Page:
The core gameplay is still fun, if not as fluid as its predecessor, but ultimately it's the lavish production values and floor-pumping soundtrack that will keep you going.

You could probably plot the beginning of the downloadable games scene's rise to dominance with the release of Bionic Commando Rearmed. At the time, things were looking super positive for Swedish outfit, GRIN. Rearmed was a critical and commercial smash-hit, an unlikely — and somewhat unfortunate — feat that overshadowed the studio's full franchise reboot. A couple of hokey movie tie-ins later and GRIN disappeared as quickly as they had shot to prominence, allegedly with an unfinished Final Fantasy game hidden behind closed doors.

With GRIN no more, Rearmed 2's been produced by fellow Scandanavians FatShark — the team behind the good but poorly timed multiplayer Western shooter, Lead & Gold. Rearmed 2's set a few years after the events of the first game, with Nathan "Rad" Spencer having spent the past number of months working on his facial hair. The set-up and narrative throughout is mind-numbingly dumb, though Bionic Commando's never been renowned for its narrative intellect. Grit your teeth through classic lines such as "What do they put in your cereal?" and "I don't eat cereal, I eat muesli," and you should be fine.

While the original Bionic Commando Rearmed was already a fairly straight-forward affair, its sequel has been further streamlined. The level select mechanic is gone, plotting you through a sequential path of levels. The linearity helps to keep the plot moving, but as mentioned earlier, dialogue and narrative has never been Bionic Commando's strong point. As such the lack of choice is a bit restricting, and the removal of the top-down shooting sections really limit the variety.

Arguably the biggest change — and presumably most divisive — is the introduction of a jump button. Bionic Commando is infamous for its lack of leaping, and while Rearmed 2's introduction feels a little like a token gesture, it does make the game more accessible for casual players. Purists will be relieved to know that levels have been designed around the traditional style of gameplay — there's no reason to jump if you don't want to, and there's even a trophy available for those that don't use it — but level design without the jump button enabled can be awkward and frustrating.

FatShark's also made a subtle change to Commando's swinging mechanic. Instead of relinquishing Rad's grapple when the analogue stick's not pushed in a direction, Rearmed 2 requires a button press to release from a swing. While this reduces the natural fluidity of the gameplay, it also allows you to change direction mid-swing, minimising much of the forced backtracking present in the original game.

It's an unusual paradigm because Rearmed 2 should be a better game because of the tweaks. Certainly it is a more accessible game, but for all accounts and purposes it just doesn't offer that same satisfaction when you nail a challenging section. The level design feels too stilted and obvious. It's still fun when it flows, but Rearmed 2 lacks the methodical, ballet-like accuracy of its predecessor. As such, it feels like a game that will frustrate both purists and newcomers in antithesising [that's a word now - Ed] ways.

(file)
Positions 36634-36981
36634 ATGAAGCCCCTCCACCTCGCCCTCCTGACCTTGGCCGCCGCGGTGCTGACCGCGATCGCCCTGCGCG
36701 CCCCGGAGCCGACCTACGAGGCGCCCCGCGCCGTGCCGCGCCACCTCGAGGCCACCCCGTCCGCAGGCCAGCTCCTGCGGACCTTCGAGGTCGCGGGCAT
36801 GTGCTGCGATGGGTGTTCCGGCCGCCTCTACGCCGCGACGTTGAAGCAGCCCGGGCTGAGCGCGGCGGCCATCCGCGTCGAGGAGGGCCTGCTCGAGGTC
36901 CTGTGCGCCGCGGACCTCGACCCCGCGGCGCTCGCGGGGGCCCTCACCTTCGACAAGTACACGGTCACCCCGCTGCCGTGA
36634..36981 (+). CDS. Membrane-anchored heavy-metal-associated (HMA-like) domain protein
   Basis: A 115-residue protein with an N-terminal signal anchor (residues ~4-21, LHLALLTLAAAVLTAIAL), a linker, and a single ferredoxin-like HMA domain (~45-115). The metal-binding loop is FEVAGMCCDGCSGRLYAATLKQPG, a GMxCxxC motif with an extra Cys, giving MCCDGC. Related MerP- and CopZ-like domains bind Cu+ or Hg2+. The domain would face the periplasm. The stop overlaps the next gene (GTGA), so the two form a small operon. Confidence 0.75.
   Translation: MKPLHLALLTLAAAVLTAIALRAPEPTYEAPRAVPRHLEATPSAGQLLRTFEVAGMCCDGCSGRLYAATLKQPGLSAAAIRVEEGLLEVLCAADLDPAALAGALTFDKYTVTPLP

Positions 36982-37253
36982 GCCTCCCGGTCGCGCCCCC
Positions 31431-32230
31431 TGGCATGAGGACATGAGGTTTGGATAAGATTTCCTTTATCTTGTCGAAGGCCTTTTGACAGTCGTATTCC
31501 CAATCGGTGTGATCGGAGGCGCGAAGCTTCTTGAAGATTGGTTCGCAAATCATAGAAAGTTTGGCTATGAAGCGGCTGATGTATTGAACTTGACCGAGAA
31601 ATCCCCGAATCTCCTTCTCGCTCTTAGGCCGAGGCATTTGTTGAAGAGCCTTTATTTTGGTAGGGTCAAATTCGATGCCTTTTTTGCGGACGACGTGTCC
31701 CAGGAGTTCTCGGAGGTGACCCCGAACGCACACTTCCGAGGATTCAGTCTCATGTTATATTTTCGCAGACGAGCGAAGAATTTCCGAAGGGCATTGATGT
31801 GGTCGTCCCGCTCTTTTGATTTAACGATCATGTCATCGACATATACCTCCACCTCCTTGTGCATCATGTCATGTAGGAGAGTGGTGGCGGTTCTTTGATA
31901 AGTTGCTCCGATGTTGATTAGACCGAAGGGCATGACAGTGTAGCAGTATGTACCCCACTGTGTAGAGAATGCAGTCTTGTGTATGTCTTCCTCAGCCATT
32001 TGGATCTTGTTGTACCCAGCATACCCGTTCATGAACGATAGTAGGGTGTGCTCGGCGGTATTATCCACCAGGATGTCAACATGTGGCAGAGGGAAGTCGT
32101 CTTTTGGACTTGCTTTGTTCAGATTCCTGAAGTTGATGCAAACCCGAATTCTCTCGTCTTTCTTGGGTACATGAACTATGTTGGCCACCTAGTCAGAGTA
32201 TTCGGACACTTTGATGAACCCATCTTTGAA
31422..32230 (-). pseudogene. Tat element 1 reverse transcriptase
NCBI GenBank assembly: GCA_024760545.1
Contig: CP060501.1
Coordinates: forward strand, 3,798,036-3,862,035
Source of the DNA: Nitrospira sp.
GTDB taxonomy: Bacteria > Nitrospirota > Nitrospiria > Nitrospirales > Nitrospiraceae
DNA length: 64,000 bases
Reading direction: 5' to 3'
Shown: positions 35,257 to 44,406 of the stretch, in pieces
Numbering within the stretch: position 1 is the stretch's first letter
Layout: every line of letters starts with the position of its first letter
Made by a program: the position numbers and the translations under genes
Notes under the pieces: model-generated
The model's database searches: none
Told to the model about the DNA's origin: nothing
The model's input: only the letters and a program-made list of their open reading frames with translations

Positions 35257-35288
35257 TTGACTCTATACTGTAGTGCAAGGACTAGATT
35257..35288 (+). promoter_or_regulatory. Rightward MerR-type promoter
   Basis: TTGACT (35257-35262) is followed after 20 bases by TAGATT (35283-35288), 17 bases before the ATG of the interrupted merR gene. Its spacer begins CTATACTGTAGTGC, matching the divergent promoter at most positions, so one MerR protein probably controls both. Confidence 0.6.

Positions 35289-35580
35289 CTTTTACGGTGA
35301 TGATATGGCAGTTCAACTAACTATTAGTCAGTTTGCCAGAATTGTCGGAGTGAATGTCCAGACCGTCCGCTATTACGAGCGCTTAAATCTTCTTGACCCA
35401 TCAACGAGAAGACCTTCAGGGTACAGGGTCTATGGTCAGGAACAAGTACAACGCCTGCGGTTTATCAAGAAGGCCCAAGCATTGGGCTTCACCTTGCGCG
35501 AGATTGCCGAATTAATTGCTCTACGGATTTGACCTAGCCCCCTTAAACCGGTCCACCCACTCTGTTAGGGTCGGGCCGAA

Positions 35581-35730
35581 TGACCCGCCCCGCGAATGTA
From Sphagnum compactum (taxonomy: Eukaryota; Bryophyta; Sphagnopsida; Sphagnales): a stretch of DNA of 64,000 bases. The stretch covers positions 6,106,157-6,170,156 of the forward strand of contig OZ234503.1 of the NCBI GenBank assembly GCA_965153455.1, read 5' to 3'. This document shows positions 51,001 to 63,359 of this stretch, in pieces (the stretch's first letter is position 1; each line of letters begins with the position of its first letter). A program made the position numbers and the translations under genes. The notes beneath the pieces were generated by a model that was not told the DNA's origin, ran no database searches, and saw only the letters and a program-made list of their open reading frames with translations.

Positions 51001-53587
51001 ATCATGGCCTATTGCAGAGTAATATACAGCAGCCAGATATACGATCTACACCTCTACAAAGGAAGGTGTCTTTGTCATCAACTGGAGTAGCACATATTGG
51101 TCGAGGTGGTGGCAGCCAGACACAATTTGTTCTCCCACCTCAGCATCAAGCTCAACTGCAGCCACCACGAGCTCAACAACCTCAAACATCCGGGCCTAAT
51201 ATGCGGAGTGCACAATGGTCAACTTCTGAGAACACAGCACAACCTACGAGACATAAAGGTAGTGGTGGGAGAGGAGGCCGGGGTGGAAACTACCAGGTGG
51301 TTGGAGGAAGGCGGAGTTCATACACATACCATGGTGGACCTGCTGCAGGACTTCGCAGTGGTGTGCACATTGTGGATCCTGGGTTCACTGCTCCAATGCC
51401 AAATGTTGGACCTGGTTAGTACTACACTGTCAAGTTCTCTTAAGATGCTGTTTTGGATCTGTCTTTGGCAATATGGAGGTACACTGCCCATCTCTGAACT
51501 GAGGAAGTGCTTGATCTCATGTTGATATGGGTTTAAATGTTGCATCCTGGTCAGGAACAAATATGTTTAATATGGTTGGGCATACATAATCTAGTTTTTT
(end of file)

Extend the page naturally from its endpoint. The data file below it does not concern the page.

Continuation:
The co-op mode too is a disappointment, with players sharing a limited stock of lives. It feels forced and unnecessary, so it's not a deal-breaker that it doesn't deliver. As far as we're concerned, Rearmed 2 is a single-player game and should be enjoyed as such.

The introduction of new weapon upgrades makes exploration in Bionic Commando Rearmed 2 a must. New weapons such as grenade launchers and hefty upper-cuts really do make a difference to combat situations in the game, and we had a lot of fun not only snuffing the secrets out, but using them to our combative advantage too.

Visually the game welcomes a lot more variety than its predecessor too, opening in a rainy, evening city setting before moving into the bright shrubbery of a jungle. The three-dimensional models compliment the 2D world well, and while animation can look a bit stilted, the game's mix of over-saturated colours and lovingly rendered models provide Rearmed 2 with a wonderful aesthetic.

Furthermore, the audio is stunning, offering the same rich retro synthesis of the game's predecessor, with a more pulsating dub-step body. For all Rearmed 2's failings, the audio is consistently brilliant throughout, demanding a stand-alone retail release of its own.


Bionic Commando Rearmed 2 is not a bad game, it just fails to capture the magic of the original. While the gameplay has evolved into something notably more accessible, the game feels stuck between two minds. The result is a game that will satisfy neither the purists nor the newcomers. There's certainly fun to be had, and the game is worth playing purely for the excellent soundtrack, but it could, and perhaps should, have been much more.